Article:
Two weeks ago I attended the Digital Africas Symposium at Amherst College. Since then, I’ve been trying to make space to process some new, and some returning, questions connected to my research and scholarship.
First, the experience itself was wonderful. The more I attend small, thematic conferences and symposia like this, the more I finally see the point of all of this travel we do as academics. The large, annual meetings of our disciplinary associations of course have their purposes—and in fact it was a connection made at MLA almost four years ago that eventually led to my attendance at Digital Africas! But it is so easy to get lost in the massive program books, the long lines for coffee, and the hundreds of attendees, it’s often difficult to find those who are (literally) speaking our language. But I digress…
My own talk was partly about the idea of obsolescence, and there were several moments where I felt resonances with other scholars and our concerns on this idea. Jennifer Bajorek spoke about visual artist Fatimah Tuggar’s mixed technology works, like the Fai-fain gramophone, mixing raffia disk-LPs with an old turntable. Forms of technology we think of as passé in fact still have cultural significance, and I love how Tuggar’s work plays with this. Marisa Parham referenced a digital project she is working on with an outside partner, an interactive, online exhibit of African-American music that is dying because the support for it, Flash, is going away. Her solution to preserving this valuable archive? Return to the data, store it in spreadsheet form that becomes endlessly malleable in whatever new platforms come along.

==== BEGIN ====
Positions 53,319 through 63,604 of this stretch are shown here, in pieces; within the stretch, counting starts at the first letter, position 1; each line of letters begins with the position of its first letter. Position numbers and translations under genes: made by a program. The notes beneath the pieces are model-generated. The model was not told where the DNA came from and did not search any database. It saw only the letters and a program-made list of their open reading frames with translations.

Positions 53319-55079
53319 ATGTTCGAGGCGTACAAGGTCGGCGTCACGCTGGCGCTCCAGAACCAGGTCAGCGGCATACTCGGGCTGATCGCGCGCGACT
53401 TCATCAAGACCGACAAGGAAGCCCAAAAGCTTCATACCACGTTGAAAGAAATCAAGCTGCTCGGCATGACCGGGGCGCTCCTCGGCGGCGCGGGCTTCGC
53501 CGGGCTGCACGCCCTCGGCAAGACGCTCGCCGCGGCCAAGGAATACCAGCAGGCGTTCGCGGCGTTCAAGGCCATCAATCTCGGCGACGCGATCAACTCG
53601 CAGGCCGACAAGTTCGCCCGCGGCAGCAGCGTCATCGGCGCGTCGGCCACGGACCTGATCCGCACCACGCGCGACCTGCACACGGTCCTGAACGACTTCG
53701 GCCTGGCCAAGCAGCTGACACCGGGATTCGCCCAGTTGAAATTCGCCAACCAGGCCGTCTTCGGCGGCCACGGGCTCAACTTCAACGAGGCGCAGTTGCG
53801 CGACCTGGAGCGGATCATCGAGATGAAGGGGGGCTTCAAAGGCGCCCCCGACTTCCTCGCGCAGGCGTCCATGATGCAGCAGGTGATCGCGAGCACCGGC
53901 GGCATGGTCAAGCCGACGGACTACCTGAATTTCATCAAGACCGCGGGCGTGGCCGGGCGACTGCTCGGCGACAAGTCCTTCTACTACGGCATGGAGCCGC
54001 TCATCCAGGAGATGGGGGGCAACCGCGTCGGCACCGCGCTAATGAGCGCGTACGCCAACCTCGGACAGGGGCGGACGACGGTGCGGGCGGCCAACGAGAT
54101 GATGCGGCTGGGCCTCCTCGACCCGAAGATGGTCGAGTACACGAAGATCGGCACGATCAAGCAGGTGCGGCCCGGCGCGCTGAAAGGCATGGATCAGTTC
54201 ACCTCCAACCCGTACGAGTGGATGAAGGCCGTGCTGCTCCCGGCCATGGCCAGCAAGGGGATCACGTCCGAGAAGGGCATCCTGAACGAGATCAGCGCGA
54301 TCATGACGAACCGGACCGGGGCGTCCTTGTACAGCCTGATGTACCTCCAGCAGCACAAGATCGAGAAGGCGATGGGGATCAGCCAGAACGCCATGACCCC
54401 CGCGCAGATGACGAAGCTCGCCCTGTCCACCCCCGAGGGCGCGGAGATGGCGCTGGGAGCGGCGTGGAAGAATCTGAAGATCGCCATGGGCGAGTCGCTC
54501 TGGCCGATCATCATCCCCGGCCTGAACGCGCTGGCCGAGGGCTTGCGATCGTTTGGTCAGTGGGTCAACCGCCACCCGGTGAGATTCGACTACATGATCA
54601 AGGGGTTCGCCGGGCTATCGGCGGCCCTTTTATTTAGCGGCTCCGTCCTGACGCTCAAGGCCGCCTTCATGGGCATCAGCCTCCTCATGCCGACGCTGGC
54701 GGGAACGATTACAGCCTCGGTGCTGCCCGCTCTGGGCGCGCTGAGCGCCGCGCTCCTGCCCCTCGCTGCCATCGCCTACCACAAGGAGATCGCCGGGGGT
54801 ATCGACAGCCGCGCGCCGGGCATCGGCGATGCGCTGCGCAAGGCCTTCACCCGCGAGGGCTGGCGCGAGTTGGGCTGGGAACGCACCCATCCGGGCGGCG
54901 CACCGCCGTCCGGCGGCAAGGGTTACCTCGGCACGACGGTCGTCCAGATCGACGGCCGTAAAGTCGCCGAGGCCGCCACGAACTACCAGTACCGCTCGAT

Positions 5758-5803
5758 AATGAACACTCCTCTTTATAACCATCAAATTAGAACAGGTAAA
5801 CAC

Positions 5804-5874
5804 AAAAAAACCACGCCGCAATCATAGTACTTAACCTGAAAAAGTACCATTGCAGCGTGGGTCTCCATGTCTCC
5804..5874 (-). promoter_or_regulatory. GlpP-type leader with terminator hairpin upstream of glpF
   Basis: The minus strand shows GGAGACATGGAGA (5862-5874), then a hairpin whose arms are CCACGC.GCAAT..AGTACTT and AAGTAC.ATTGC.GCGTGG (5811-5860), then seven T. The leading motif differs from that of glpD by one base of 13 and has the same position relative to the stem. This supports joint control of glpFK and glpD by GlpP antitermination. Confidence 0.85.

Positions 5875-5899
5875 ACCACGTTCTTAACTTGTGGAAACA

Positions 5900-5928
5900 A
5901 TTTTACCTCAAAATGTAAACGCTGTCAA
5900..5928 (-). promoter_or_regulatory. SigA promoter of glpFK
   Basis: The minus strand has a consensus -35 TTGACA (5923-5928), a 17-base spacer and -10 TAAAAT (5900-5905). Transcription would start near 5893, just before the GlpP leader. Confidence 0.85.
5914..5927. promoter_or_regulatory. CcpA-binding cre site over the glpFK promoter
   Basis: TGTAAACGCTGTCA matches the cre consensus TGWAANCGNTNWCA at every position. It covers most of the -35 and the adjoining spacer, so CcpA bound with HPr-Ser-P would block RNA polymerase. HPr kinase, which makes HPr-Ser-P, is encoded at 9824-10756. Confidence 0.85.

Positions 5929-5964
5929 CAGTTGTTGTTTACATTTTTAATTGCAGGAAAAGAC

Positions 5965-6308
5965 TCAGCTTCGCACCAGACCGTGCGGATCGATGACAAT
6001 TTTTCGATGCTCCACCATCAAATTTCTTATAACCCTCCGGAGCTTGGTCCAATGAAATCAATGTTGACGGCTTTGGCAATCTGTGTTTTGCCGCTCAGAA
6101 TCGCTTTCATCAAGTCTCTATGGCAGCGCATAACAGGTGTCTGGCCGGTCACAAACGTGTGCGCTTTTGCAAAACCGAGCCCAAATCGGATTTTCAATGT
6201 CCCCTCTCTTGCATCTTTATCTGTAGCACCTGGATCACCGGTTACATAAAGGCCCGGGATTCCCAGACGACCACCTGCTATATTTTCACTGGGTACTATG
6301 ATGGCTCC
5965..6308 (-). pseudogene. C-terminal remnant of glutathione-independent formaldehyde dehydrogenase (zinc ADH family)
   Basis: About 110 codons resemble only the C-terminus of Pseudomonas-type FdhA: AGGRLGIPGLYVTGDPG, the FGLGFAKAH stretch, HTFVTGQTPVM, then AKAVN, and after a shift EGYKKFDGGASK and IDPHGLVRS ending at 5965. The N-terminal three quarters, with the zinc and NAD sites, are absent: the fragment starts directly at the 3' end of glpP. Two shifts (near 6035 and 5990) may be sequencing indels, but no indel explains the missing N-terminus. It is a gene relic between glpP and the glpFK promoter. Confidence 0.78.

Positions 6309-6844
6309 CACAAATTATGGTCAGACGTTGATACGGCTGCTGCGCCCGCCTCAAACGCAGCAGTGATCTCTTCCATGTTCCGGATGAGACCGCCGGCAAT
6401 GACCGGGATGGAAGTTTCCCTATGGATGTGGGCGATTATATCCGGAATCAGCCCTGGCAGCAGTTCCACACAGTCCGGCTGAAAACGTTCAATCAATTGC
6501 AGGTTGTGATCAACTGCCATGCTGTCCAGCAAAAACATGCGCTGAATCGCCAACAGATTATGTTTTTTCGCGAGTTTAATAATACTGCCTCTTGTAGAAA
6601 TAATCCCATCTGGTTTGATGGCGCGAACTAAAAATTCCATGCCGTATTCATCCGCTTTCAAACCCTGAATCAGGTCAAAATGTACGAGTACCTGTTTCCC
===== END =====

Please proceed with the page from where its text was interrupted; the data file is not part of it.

Our final conversation of the weekend brought up concerns about obsolescence for me again, both practical and theoretical: what form will our scholarship take to be shared with the world? Can we find a form or method that will be 1) accessible (particularly to those on African continent), 2) stable (when then next Flash meets its demise), 3) accepted by the conventional academic gatekeepers (for us junior scholars needing to build a tenure file), and 4) published while all of our ideas are still relevant? A tall order. We find ourselves bumping up against very real practical considerations of structural pressures inherent to our academic positions.
Despite fears of obsolescence, I leave these inconclusive thoughts here, in a space that I hope has the time to grow and fill up with lots of ideas before blogs are too démodé.